by afabbro (33948) on Monday November 08, 2010 @01:31PM (#34163742) Homepage

    Last I checked most scientists in the field no longer even accept the big bang as likely. They consider it the same "something from nothing" unanswer as religions offer, looking for a cyclic model [wikipedia.org] instead. :D

    ...which, of course, is still something from nothing.

  • Re:Next step... (Score:3, Insightful)

    by DrgnDancer (137700) on Monday November 08, 2010 @01:31PM (#34163752) Homepage

    This is precisely why they aren't asking you. Look, asking the average person for their opinion on the function, safety, or usefulness of a particle collider is like walking down the street and asking a random person for algorithm advice on your latest programming project. The chances that s/he will have even the vaguest idea what you're talking about are slim. The chances that s/he will understand your question well enough to answer you are slimmer still. The chance that they will be able to offer a helpful and correct answer answer is probably one in a million. Now consider that there are probably 100 knowledgeable programmers for every knowledgeable particle physicist.

    Now personally, I know very little about particle physics. I also know very little about brakes. When I take my car to the mechanic and he tell me my brakes are fine, I take his work for it. The chance exists that he's wrong and I'll go careening off a mountain, but that's the nature of a specialist society. When a whole community of particle physicists tells me that particle colliders are safe, I take their word for it too.

  • by mangu (126918) on Monday November 08, 2010 @01:40PM (#34163900)

    Is it not just possible that humans commit horrible acts all on their own and some merely use religion to justify their actions?

    Let's see how that works:

    -"Hey, I have a great idea, let's hijack a couple of jet planes with 200 passengers each and crash them into a skyscraper!"
    -"Great idea! But, wait, what excuse shall we use for it?"
    -"Hmmm, I'm not quite sure... How about religion?"
    -"Well, maybe. OK, unless someone gets a better idea, we will justify it through religion"

    No, I think religion is the *prime* motive for a lot of shit people does, not a "mere justification".

    If you believe someone can become a suicide terrorist without religion, then you really don't understand people... or religion.

  • by BobMcD (601576) on Monday November 08, 2010 @01:50PM (#34164036)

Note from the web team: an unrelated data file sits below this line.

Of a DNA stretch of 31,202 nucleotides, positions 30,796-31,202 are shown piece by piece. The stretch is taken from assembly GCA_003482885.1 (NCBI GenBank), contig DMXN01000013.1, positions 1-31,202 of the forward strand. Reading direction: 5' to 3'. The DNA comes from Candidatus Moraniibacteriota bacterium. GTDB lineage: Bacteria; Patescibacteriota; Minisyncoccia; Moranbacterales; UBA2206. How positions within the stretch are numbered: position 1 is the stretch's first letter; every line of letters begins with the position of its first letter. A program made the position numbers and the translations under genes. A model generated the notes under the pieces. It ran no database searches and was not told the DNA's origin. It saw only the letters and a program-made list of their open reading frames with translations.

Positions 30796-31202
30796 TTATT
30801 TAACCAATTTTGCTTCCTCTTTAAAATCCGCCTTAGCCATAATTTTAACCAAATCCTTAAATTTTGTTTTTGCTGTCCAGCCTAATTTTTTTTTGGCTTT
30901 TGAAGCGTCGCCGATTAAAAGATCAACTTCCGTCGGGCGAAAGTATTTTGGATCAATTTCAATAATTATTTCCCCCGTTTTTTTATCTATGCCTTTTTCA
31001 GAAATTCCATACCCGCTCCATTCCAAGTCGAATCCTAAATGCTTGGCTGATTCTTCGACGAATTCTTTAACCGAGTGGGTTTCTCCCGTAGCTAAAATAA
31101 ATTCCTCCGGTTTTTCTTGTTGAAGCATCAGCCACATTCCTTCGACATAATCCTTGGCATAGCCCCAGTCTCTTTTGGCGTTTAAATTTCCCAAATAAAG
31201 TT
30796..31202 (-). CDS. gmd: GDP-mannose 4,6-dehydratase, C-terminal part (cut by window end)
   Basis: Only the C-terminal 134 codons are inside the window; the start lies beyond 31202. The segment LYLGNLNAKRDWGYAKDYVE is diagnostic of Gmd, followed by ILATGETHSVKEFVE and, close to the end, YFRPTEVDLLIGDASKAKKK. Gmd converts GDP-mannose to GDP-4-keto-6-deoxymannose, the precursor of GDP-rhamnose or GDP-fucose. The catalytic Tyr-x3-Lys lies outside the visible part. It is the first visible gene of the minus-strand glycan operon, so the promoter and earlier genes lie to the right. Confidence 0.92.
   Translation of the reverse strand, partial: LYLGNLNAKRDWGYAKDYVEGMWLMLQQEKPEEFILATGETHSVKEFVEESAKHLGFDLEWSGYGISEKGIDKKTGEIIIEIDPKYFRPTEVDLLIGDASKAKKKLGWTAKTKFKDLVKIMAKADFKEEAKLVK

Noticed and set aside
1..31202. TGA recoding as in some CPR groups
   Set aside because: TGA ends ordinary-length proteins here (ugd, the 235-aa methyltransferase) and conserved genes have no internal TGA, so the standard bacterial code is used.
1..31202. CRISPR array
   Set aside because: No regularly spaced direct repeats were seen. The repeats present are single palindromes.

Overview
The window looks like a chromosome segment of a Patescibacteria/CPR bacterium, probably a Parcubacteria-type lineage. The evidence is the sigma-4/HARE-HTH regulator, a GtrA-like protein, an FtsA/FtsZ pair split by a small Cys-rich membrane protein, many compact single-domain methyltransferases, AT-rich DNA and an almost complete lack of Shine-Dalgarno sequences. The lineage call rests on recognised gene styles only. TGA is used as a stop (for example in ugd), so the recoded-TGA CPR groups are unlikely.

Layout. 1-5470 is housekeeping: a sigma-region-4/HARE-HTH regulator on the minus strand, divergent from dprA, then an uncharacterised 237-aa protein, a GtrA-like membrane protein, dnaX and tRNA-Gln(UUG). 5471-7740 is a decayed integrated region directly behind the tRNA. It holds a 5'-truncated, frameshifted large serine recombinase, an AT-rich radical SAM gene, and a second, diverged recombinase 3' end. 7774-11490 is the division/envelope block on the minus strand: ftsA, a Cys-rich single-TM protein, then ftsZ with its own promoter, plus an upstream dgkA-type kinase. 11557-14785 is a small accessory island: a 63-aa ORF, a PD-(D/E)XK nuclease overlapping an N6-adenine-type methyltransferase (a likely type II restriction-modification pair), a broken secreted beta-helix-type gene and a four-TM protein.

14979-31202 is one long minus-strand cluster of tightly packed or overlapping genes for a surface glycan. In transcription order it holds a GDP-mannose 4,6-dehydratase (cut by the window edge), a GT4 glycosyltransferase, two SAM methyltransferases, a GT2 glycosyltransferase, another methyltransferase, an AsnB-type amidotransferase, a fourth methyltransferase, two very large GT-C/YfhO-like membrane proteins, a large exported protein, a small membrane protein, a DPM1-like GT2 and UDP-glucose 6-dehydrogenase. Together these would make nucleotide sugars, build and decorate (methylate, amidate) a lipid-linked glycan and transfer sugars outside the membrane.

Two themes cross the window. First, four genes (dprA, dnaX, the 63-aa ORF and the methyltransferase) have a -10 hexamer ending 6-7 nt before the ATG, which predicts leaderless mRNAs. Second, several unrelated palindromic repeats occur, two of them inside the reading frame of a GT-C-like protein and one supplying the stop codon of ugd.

God can just giggle at us as his brilliantly faked universe tricks us into eternal damnation as we follow the evidence.

    This, this right here is key to understanding the essential gap between atheist fundamentalists and normal people. Observe how the very meaning of life is illustrated in two points:

    A) God is amused by our suffering (or at least by our bewilderment.)
    and
    B) The point of science is to tempt us into damnation.

    Neither of these concepts are presented anywhere within the Christian dogma, so where did they come from?

  • by 99BottlesOfBeerInMyF (813746) on Monday November 08, 2010 @02:23PM (#34164536)

    It's people's morals - often based on or at least supported by what you blithely dismiss as "fiction" - that stop us from doing those sorts of things.

    Those of us that aren't sociopaths don't need religion to keep us from inflicting pain and suffering upon others. Those who are sociopaths use religion as an excuse as often as it prevents them from harming others.

  • by TheBilgeRat (1629569) on Monday November 08, 2010 @02:34PM (#34164680)
    I would guess that most of that line of thought came out of the Council of Trent, or in response to it at least.
  • by Roger W Moore (538166) on Monday November 08, 2010 @02:42PM (#34164786) Journal

    we've been unable to prove anything so far, but here's a story pulled out of the collective asses of village elders 3000 years ago...

    Actually, if you replace "village elders" with "theorists" and 3,000 years with "several" this is almost exactly like science: we come up with a theory which we have not yet proved and then act on it as if it were true to see what the implications are and then test those implications. The slight, but very important, difference being that if someone manages to prove the "story" wrong we'll listen to them, give them a nobel prize and rewrite the story whereas religion has a bad track record of burning them at the stake (although even science's record is not blemish free [wikipedia.org]).

  • by cforciea (1926392) on Monday November 08, 2010 @02:44PM (#34164818)
    That's funny. I'm not religious in the least and I haven't killed a single person or experimented on a single prisoner of war.

    In fact, if you do the research, I think you will find that a-religious people are way under-represented in our country's prison system. There isn't a single solid metric that you can come up with to demonstrate that religion and what most people would consider moral behavior are even positively correlated much less causally so.
  • by jmottram08 (1886654) on Monday November 08, 2010 @04:22PM (#34166362)
    I dont think that many Christians would call that deception. God didn't abandon Job, and Job didn't think that he was abandoned.

    Is it deception when a teacher wont answer questions students have during a test?

    Despite your religious views, there is a difference between a test and deception, and nothing in the book of Job really points to deception, except the actions of Satan.